Jordann Henkelman ’04 was an active student at OSU, volunteering with the Student Dietetic Association and as president and advocate for SPEDA – Students Promoting Eating Disorder Awareness. Those experiences helped shape Jordann’s career path that started with her 12-month dietetic internship at Oregon Health and Sciences University. “I have found my career as a dietitian to be challenging and rewarding,” she said in a recent email. “I am grateful that I was able to find a career path that fit my personality so perfectly.” We asked Jordann for an update and she sent this news.
I graduated from Oregon State University in 2004 with a degree in Nutrition Food Management (Dietetics) with a minor in Psychology. In 2006, I completed a yearlong Dietetic Internship at Oregon Health and Sciences University. During this internship, I performed clinical rotations at Providence St. Vincent Medical Center and the Portland State University Student Health Center. After completing my internship, I started working nearly full time for Providence and part time for the Portland State University in the Student Health and Counseling (SHAC) Center. I have found that both of these jobs complement one another very well.
At Providence, I work in several different roles. I serve as an inpatient dietitian conducting patient assessments, work with physicians to develop nutrition treatment plans for patients, and provide nutrition education to patients who are newly diagnosed with chronic medical conditions such as diabetes, kidney disease, and heart disease. I find this job to be highly challenging. My work as an inpatient dietitian at Providence has helped me to develop an understanding of complex disease processes. My favorite part of this job is being part of an interdisciplinary care team that works together to improve the lives of patients.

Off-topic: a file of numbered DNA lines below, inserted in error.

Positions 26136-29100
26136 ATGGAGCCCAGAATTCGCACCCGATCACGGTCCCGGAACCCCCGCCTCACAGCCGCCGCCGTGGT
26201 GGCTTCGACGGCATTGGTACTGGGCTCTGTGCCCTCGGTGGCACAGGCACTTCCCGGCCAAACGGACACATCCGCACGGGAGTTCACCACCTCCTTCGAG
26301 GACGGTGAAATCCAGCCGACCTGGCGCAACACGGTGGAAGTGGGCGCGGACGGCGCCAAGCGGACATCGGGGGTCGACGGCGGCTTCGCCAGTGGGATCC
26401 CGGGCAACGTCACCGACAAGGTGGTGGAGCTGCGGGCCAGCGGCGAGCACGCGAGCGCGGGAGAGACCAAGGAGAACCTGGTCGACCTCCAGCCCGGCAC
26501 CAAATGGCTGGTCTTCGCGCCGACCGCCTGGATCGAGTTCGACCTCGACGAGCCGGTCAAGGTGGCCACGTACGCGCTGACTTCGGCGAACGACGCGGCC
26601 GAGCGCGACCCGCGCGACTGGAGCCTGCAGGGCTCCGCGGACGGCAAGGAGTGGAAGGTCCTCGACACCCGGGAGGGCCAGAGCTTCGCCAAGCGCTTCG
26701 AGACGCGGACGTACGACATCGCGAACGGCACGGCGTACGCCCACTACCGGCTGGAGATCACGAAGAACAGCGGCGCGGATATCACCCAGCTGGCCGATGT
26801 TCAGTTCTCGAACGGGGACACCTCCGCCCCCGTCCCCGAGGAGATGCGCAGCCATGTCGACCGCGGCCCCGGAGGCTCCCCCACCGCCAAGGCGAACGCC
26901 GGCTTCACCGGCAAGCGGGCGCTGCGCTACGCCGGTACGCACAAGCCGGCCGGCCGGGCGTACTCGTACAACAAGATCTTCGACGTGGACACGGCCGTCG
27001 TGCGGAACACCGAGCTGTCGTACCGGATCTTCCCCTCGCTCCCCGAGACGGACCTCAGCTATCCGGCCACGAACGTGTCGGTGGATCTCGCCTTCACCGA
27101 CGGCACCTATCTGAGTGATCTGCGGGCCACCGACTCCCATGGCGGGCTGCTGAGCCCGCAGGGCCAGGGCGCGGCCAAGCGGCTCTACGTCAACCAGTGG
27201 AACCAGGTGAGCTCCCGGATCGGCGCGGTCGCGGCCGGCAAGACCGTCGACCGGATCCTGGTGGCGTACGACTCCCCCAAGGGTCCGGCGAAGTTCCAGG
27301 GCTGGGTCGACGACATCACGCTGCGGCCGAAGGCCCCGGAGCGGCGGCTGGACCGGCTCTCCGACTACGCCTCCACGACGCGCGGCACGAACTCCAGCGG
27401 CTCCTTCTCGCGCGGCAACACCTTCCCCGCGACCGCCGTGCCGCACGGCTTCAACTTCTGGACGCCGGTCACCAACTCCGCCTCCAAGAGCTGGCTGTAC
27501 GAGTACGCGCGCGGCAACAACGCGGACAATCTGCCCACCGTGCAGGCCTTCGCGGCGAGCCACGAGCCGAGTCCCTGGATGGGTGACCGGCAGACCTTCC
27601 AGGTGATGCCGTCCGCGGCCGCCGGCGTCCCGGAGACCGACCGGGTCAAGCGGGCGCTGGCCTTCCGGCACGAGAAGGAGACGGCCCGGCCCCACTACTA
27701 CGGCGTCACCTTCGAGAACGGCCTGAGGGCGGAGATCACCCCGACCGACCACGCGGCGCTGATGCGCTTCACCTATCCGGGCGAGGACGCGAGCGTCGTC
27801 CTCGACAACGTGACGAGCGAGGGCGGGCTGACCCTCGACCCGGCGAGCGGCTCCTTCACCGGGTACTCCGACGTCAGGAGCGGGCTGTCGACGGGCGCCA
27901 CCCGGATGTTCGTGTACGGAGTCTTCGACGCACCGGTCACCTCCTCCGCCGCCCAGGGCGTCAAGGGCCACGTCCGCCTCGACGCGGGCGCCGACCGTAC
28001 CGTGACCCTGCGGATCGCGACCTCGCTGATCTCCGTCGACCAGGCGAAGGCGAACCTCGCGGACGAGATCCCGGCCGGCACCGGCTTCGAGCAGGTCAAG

I find my role as an outpatient dietitian at the Portland State University SHAC to be very different. At Portland State University, I focus more on disease prevention by helping patients to make important life changes. Instead of treating acute illnesses, I counsel patients regarding healthy eating techniques in the hopes of helping them to avoid chronic illness down the road. This job often requires skills of motivational interviewing and other counseling techniques. These skills are also useful with the many patients I work with that struggle with eating disorders.
The skills that I gained performing outpatient nutrition assessments at Portland State University helped me to transition into the role of outpatient dietitian at Providence. I now frequently work as a dietitian in the Cardiac Rehabilitation program at Providence, which has been a great fit for me. In this position, I teach classes to patients with heart disease. I take great satisfaction in the process of planning and teaching these classes. I feel that my work reaches a larger audience and has a significant impact. For example, in honor of National Heart Month in February, I teamed up with a cardiologist as well as a local chef to give several presentations to the Portland community entitled. Over several hundred people attended these lectures.